During what has been said to be one of the worst economic crises to hit America, those affected by downsizing and layoffs have resorted to drastic measures to put food on the table and keep on top of their mortgage payments. This required tightening of the belt leaves little room for error.
One mistake can cost families their homes, their vehicles, and their sense of security. That’s why in today’s economy, every purchase is evaluated and every dollar scrutinized. Gone are the days of frivolous spending. In the year 2011, thrift is in.
TLC’s Extreme Couponing couldn’t have aired at a better time. People looking for ways to save a buck or two could watch the popular television series and pick up pointers from savvy shoppers like Jennifer Freeman, Joe and Kelly Charles, and Tammilee Tillison. Those that have never clipped a coupon in their life could finally see the benefit of doing so by watching the show and apparently they learned something.
People are using coupons now more than ever before. In fact, according to transaction settlement provider Inmar, “2010 coupon redemption held steady compared to 2009 levels. After years of decline, coupon usage began to rise markedly in October of 2008, coinciding with the U.S. financial crisis. That led to a 27 percent increase in redemption in 2009. For 2010, redemption remained at 3.3 billion consumer packaged goods coupons.”
Retailers Go to Extremes to Close Loopholes and Update Policies
Perhaps, more shoppers have started to take couponing seriously because of the economic situation while others paid more attention to what they were spending because of TLC’s show. On the surface, it appears harmless to roll up to the checkout and pay pennies on the dollar for everything in your shopping cart. The reality of this is that it takes one bad apple to spoil it for the bunch.
Extreme couponing tactics are apparently too extreme. If stores had lax policies regarding the use of coupons, they don’t now. Stacking coupons is now frowned upon by many retailers. Others limit the number of items a person can buy on sale. CVS and Walgreens clearly state the imposed limit on their store coupons. Other retailers like them note that items are limited and rainchecks won’t be issued. This gives consumers the heads up they need before stepping foot in the store.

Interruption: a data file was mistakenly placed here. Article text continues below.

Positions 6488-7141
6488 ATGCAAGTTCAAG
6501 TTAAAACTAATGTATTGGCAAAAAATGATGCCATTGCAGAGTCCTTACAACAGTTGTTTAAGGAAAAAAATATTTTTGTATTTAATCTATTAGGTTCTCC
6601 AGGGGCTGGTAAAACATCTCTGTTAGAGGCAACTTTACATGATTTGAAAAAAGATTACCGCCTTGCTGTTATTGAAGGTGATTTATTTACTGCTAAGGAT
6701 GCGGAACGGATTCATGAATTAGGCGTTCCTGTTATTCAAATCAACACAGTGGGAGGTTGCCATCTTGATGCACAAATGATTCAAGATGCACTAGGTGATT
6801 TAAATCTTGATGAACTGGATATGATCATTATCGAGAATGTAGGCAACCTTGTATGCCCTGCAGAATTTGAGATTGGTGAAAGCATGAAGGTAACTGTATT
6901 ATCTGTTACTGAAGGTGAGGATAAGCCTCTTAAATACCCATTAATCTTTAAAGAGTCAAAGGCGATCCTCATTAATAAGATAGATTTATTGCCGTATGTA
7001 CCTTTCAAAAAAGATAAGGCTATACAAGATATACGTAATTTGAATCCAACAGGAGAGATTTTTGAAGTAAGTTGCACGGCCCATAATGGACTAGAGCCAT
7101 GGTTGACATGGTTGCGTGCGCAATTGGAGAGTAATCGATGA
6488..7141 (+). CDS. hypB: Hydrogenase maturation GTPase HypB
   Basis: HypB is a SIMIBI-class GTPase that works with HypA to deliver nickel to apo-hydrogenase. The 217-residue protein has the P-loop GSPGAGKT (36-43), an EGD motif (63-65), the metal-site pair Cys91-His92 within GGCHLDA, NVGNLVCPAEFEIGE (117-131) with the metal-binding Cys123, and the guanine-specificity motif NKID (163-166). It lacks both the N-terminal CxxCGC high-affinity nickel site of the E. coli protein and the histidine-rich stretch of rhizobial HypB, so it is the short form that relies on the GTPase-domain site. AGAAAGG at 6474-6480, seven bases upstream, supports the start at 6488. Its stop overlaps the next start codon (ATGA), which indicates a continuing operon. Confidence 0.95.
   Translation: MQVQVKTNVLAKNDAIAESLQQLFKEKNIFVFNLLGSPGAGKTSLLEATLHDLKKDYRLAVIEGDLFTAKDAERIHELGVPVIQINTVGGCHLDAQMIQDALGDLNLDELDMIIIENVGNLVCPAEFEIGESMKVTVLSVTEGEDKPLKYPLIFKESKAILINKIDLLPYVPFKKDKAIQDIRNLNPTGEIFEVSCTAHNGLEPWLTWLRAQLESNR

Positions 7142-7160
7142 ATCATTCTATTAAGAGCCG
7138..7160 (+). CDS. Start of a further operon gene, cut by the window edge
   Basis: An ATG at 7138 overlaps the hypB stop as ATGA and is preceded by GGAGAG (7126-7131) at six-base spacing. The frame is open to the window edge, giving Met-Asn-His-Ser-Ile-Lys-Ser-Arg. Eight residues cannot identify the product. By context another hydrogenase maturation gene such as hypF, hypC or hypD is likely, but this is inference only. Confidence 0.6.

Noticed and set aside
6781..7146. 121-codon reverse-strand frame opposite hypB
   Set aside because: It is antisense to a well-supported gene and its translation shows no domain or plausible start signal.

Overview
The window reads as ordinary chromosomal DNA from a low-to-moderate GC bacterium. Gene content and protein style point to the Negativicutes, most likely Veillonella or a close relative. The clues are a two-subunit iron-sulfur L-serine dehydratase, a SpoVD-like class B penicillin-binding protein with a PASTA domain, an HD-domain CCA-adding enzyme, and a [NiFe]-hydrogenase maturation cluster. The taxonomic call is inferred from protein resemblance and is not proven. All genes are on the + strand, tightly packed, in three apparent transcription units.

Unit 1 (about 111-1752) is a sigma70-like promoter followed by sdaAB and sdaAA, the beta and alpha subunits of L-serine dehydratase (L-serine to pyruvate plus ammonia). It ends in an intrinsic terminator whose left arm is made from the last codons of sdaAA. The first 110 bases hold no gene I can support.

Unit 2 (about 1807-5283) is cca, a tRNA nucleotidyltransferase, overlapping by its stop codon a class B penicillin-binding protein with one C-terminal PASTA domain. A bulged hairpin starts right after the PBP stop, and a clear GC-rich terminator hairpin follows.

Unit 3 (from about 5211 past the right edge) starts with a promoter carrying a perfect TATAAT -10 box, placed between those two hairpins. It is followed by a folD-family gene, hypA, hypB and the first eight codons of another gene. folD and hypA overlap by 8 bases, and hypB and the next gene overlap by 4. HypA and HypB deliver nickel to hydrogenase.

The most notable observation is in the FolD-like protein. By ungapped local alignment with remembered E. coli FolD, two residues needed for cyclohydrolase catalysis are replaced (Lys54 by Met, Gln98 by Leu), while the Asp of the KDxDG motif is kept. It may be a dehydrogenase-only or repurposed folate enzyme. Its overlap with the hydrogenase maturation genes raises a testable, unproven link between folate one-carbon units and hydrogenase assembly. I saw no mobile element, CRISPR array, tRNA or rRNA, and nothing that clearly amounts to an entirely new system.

Rite Aid, Target, and Publix revised their coupon policies so that they would limit the amount of store and manufacturer’s coupons accepted for one item and per shopping trip. Years of dealing with “extreme couponers” forced them to rewrite policies and change the way they handle diehard bargain shoppers. Apparently, free items do cost something. Large families that counted on stockpiling groceries and household necessities as a way of stretching their dollars complain about all of the changes.
Extreme Gluttons or Savage Savers?
One extreme couponer, J’aime Kirlew, was accused of fraud after her appearance on Extreme Couponing. Mommy bloggers and personal finance experts question the integrity of this super saver. Her tactics for obtaining free merchandise has been called “unethical”. The NY Post reported that “Super-Couponing” instructor Jill Cataldo reported the evidence she gathered against Kirlew on her blog. You can read all about it here.
Apparently, America loves to save money but its citizens do not appreciate standing behind a couponer in line. They also feel a bit unhinged when they go to buy a product and find entire shelves emptied because a manufacturer’s coupon made it free. I’ll be the first to admit that I love a bargain but I wouldn’t feel good stockpiling hundreds of sticks of deodorant in my garage when it takes me weeks to use just one.
TLC has unearthed a problem that went unnoticed for years. Without limitations, how far will extreme couponers go to save?
Charissa is into frugal living and saving money.